Actually, it’s the Misere wiggles, a section of the Gulf Intracoastal Waterway (ICW) in the southern USA that passes alongside Little Lake Misere. The ICW carries considerable commercial traffic through this section and the huge triple-wide tows have to negotiate this series of bends, day and night. Normally they do this without incident, warning each other of their location and intentions on channel 13 in a laconic shorthand unique to these long-distance truck drivers of the waterway.
Then we come along in our little yacht, desperately searching for somewhere safe to anchor for the night. Such places are like hen’s teeth on this stretch but we think we’ve struck it lucky: A small cut runs off the main ICW and into Little Lake Misere – it looks an ideal spot until we realize how shallow it is – we nose in as far as we can, drop the hook and then realise that our rear end is sticking out an uncomfortable distance.
The big tows – three barges wide and a thousand feet long – have to take up almost the entire width of the channel to get around the bends and this brings the tug’s sterns perilously close to the bank at the entrance to our little anchorage. Guess why it’s so shallow? Right; each tow pushes tons of mud into the cut as it powers around the corner.
I’m on the radio the whole night, making our position known to each tow as its lights heave into view. Their hugely powerful searchlights seek and find us and I catch glimpses of faces in the cabs high above us as they storm by, powerful diesels thudding.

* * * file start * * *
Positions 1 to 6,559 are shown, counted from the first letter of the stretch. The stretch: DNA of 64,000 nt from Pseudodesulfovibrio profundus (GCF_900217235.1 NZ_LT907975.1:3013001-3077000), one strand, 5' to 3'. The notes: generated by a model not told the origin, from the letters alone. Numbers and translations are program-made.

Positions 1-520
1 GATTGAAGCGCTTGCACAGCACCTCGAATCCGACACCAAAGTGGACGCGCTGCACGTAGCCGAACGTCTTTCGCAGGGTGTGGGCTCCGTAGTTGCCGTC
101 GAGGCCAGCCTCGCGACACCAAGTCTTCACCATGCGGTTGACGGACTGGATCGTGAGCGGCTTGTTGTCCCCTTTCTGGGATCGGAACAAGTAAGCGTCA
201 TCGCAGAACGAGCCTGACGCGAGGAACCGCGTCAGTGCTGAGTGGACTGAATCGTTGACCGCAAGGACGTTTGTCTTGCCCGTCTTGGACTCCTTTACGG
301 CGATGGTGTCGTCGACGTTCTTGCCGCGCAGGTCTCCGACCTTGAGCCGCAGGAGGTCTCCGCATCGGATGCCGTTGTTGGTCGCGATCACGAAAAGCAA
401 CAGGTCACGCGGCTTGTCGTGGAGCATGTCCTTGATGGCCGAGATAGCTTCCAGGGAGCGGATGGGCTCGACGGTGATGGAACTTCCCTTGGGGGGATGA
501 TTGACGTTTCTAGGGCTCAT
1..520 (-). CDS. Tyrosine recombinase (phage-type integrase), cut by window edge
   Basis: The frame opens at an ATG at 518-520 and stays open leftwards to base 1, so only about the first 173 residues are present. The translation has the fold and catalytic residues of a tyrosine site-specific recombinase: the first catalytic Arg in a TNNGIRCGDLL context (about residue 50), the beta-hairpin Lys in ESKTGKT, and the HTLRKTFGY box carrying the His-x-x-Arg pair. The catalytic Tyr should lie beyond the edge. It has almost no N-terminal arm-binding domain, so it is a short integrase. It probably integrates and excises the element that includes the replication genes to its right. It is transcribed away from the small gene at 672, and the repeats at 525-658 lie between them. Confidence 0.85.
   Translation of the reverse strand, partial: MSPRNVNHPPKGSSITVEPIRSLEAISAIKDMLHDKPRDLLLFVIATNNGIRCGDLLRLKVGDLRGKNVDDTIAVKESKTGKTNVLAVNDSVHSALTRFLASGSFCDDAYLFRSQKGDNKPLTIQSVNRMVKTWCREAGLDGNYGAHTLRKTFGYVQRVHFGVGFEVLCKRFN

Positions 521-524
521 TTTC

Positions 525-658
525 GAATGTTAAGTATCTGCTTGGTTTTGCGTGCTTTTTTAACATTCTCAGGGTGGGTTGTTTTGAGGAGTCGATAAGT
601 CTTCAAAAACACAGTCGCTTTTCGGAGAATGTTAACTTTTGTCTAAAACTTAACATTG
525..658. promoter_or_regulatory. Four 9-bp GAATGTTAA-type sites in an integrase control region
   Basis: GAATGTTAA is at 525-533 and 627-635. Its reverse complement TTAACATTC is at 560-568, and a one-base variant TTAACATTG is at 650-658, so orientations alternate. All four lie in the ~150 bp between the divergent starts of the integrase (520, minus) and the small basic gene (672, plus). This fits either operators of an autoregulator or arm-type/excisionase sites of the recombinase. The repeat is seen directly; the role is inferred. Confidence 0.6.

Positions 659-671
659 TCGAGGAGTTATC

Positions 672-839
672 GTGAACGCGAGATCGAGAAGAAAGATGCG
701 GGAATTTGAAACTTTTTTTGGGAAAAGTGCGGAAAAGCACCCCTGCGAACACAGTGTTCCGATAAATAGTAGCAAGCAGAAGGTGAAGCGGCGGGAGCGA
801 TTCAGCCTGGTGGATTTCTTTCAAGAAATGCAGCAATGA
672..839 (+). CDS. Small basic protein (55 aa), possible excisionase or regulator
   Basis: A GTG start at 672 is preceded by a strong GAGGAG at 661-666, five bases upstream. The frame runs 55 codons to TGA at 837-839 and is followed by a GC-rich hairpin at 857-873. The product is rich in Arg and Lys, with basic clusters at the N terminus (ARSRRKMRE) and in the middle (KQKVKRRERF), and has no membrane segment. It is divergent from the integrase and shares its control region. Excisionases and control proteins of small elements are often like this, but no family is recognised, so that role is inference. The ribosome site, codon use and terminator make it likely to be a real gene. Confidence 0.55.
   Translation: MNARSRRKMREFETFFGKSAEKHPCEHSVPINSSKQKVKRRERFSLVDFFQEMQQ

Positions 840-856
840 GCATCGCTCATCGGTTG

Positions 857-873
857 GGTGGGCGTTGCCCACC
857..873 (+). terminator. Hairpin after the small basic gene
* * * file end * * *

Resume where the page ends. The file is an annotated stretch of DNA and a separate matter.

They’re mainly amused. They tell me not to worry. Ha! That’s easy for them to say. They’ll try to miss us, if they don’t the paperwork will be hell, they joke. They promise they’ll try not to bury us as they swing wide to line up for the next section of the misery wiggles, mighty propellers churning up the mud.
Then the mosquitoes arrive. Millions of them. All hungry. I’m their special treat this hot and sultry night in Louisiana. They seem to relish the mosquito repellent dressing – perhaps it goes well with my succulent Anglo-Saxon blood. My only defence is the fly swat which I wield even as I talk earnestly to the next barge captain in a seemingly never ending procession.
By morning I’m exhausted but I’ve saved the ship and her crew and I can wear my battle scars proudly – hundreds of itching welts over every bit of exposed skin.
The misery wiggles,
just another one of the joys of small boat cruising.